Ramsey Abbey

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Gatehouse of the abbey, 15th century, with ornate oriel window

Ramsey Abbey is a former Benedictine abbey located in Ramsey, Cambridgeshire, England, southeast of Peterborough.


Ramsey Abbey was founded in 969 by Saint Oswald, Bishop of Worcester through the gift of a local magnate, Æthelwine. The foundation was part of the mid-10th century monastic revival (when Ely and Peterborough were also refounded). It paid 4000 eels yearly in Lent to Peterborough Abbey for access to its quarries of Barnack limestone.

A Prior and twelve monks formed the original foundation. The Abbey itself was then situated on a peninsula of gravel, known as Bodsey Island, with the impassable fen to three sides. The chapel was replaced by a large, stone-built church over the next five years and thus remained until the Norman Abbot created a much grander project in the 12th century. It was thought to have been founded by Earl Ailwyn (Æthelwine), an effigy of whom is thought to be within the Abbey dating from 1230.

Considerable damage was inflicted upon the Abbey by Geoffrey de Mandeville in 1143; he expelled the monks and used the buildings as a fortress.

This Ramsey Psalter of c1310 was a gift to the abbot from the cellarer (facsimile)

In the order of precedence for abbots in Parliament, Ramsey was third after Glastonbury and St Alban's.[1]

The abbey prospered until the Dissolution of the Monasteries in 1539 and was an international centre of Hebrew scholarship in the late Middle Ages. At the time of the Dissolution there were still 34 monks. Stone from the abbey was used to build Gonville and Caius College, Cambridge, King's College, Cambridge and Trinity College, Cambridge. The Abbey lands were sold to Sir Richard Williams (alias Cromwell).[1] Sir Henry Cromwell started to build the present country house (now a school) on the site.

In 1737 the abbey was bought by Coulson Fellowes, MP for Huntingdonshire from 1741 to 1761. It passed down through several generations of Fellowes, who became the Barons de Ramsey, during which time the house was substantially enlarged. In 1931 the family moved their seat to Abbots Ripton Hall at the coming of age of the 4th Baron and in 1937 leased the building for 99 years to Ramsey Abbey School. In 1952 they donated the gatehouse to the National Trust, who allow it to used as part of the school.[2]

The Abbey today

Ramsey Abbey today
File:Ramsey Censer and Incense Boat.JPG
Ramsey Abbey Censer and Incense Boat, early to mid 14th Century AD in the V&A Museum, London

Ramsey Abbey House, the Gatehouse, Almshouses and the parish church can still be seen.[3]

Ramsey Abbey House, the former 17th century home of Sir Henry Cromwell and latterly the seat of the Fellowes family, is currently used by Abbey College to house 6th form facilities and to accommodate lessons.

The Abbey Gatehouse is a National Trust property.[4] Part of the gatehouse was removed by the son and heir of Sir Richard (Sir Henry Williams (alias Cromwell)) to form the main gateway to Hinchingbrooke House in Huntingdon, his newly built winter residence.[5] Today, what remains of the gatehouse also forms a part of the college.[lower-alpha 1]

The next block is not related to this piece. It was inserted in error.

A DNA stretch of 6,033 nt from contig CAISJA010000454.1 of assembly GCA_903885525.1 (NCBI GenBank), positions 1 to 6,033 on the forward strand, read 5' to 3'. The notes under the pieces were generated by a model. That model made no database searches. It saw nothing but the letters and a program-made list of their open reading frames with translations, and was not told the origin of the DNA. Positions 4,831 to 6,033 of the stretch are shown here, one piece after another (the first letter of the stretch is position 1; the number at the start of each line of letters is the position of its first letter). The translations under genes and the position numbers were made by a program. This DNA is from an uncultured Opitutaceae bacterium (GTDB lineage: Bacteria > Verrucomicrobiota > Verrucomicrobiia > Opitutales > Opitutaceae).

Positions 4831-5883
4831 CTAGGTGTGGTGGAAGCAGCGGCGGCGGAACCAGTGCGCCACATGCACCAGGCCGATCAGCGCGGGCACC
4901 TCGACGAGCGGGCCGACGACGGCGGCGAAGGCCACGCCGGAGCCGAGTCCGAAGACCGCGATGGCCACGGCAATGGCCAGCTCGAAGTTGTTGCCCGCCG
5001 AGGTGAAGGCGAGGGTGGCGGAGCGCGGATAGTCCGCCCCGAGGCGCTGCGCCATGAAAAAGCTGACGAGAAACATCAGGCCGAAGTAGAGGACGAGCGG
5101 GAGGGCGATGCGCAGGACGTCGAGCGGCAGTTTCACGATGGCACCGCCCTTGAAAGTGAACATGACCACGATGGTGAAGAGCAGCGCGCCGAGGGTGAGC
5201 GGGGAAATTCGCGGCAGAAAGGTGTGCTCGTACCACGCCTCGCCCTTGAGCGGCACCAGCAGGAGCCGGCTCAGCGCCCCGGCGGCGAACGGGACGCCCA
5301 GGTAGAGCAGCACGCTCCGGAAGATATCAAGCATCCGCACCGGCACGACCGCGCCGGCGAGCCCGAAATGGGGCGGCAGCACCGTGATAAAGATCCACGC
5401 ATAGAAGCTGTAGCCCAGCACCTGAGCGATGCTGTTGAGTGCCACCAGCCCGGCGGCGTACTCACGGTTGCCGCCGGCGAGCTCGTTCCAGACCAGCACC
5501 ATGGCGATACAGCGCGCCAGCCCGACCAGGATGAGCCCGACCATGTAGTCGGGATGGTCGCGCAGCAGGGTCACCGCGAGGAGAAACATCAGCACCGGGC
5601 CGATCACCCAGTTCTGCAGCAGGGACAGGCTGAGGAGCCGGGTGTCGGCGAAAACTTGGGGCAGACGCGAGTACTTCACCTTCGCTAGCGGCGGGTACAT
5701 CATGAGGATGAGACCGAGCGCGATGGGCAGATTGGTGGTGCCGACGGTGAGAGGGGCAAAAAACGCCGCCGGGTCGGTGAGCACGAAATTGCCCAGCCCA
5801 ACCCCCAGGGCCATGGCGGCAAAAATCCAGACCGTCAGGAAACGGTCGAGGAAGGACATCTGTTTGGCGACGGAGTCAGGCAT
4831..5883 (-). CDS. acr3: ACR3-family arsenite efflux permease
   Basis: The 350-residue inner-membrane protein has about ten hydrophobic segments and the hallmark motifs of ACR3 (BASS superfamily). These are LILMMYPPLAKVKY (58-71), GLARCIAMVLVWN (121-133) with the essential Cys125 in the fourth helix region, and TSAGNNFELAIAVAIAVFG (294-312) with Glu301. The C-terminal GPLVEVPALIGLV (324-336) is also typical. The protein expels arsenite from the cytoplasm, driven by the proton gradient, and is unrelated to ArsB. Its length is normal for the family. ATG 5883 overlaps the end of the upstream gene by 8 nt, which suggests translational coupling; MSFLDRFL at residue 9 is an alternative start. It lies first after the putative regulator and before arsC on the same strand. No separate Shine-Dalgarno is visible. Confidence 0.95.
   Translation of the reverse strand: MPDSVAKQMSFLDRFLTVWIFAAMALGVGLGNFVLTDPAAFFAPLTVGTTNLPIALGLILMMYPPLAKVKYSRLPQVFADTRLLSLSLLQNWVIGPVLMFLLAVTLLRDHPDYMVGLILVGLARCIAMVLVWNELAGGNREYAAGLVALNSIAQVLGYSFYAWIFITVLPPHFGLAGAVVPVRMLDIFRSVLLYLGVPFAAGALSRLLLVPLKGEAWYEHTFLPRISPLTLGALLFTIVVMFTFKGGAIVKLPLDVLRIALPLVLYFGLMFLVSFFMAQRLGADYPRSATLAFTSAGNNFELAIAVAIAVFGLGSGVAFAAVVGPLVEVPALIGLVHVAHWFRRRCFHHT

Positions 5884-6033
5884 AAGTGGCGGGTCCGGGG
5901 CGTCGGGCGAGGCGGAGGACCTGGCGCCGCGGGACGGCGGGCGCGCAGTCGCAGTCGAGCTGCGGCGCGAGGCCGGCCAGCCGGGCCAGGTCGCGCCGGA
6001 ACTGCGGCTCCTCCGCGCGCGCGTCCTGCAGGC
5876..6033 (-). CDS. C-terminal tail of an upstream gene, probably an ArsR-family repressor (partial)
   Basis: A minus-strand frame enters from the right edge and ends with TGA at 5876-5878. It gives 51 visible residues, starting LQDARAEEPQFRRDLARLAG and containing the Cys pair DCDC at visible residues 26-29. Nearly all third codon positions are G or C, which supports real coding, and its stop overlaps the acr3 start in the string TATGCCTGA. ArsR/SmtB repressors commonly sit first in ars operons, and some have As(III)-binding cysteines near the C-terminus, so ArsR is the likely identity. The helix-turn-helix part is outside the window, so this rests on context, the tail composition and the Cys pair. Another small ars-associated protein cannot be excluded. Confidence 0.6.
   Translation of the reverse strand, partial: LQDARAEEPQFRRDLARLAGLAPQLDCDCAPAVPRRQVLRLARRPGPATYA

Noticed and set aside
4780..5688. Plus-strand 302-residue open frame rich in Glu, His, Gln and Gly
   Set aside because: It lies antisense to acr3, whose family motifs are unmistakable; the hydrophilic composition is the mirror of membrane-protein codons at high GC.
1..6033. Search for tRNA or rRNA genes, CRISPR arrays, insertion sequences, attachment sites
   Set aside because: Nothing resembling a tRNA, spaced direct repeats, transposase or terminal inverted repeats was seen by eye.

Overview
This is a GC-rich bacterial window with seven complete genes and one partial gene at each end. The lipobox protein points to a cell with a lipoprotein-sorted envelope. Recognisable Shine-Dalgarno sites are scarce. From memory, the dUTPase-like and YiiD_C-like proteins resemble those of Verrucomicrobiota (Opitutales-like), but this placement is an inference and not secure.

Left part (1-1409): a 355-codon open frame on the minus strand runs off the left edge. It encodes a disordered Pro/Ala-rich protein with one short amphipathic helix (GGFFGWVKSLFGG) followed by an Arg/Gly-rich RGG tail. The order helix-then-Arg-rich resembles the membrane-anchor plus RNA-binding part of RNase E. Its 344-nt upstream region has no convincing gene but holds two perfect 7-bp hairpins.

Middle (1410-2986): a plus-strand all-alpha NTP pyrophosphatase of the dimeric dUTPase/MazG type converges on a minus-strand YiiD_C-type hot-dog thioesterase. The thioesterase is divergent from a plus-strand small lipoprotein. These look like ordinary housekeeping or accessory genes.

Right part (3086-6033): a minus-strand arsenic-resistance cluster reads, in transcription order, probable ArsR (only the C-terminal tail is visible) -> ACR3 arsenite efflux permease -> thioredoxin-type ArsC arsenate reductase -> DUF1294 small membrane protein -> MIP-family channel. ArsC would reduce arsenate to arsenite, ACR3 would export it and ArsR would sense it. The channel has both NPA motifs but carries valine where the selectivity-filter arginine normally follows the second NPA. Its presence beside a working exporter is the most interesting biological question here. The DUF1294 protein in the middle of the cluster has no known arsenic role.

The town's parish church of St Thomas Becket was built ca. 1180-90 as a hospital, infirmary or guesthouse of the abbey. It was originally an aisled hall with a chapel at the east end with a vestry on the north side and the warden's lodgings on the south, but both these have been demolished. The building became the parish church ca. 1222.

When Whittlesey Mere was being drained, a thurible and other silver items were found in the bed of the mere and from the ram's head on one of these pieces were believed to have come from the Abbey.[6] The thurible (or censer),[7] and an incense boat[8] are now in the Victoria & Albert Museum. Also found in the bed were blocks of quarried stone,[9] which are supposed to have fallen from a barge on the way to the Abbey.



  1. The new establishment "The Abbey College, Ramsey" was formed from the amalgamation of Ramsey Abbey School with the adjacent Ailwyn School and has been operational from September 2006, leaving the previous two names defunct.


  1. 1.0 1.1 Wikisource-logo.svg Herbermann, Charles, ed. (1911). [https%3A%2F%2Fen.wikisource.org%2Fwiki%2FCatholic_Encyclopedia_%281913%29%2FRamsey_Abbey "Ramsey Abbey" ] Check |ws link in chapter= value (help). Catholic Encyclopedia. 12. New York: Robert Appleton Company.<templatestyles src="Module:Citation/CS1/styles.css"></templatestyles>
  2. "Fellowes Family". Retrieved 12 May 2013.<templatestyles src="Module:Citation/CS1/styles.css"></templatestyles>
  3. "Ramsey Town". ramseytown.com. Archived from the original on 14 May 2008.<templatestyles src="Module:Citation/CS1/styles.css"></templatestyles>
  4. "Ramsey Abbey Gatehouse". nationaltrust.org.uk.<templatestyles src="Module:Citation/CS1/styles.css"></templatestyles>
  5. "About Hinchingbrooke House". Hinchingbrooke House and Performing Arts Centre.<templatestyles src="Module:Citation/CS1/styles.css"></templatestyles>
  6. "The Ramsey Abbey Censer". ramseyabbey.co.uk.<templatestyles src="Module:Citation/CS1/styles.css"></templatestyles>
  7. "The Ramsey Abbey Censer". vam.ac.uk.<templatestyles src="Module:Citation/CS1/styles.css"></templatestyles>
  8. "The Ramsey Abbey Incense Boat". vam.ac.uk.<templatestyles src="Module:Citation/CS1/styles.css"></templatestyles>
  9. "Ramsey Abbey Stones". Yaxley History.<templatestyles src="Module:Citation/CS1/styles.css"></templatestyles>

Further reading

  • Lapidge, Michael, ed. (2009). "Ramsey in the Time of Byrhtferth". Byrhtferth of Ramsey: The Lives of St Oswald and St Ecgwine. Oxford, UK: Clarendon Press. pp. xv–xxix. ISBN 978-0-19-955078-4.<templatestyles src="Module:Citation/CS1/styles.css"></templatestyles>

External links

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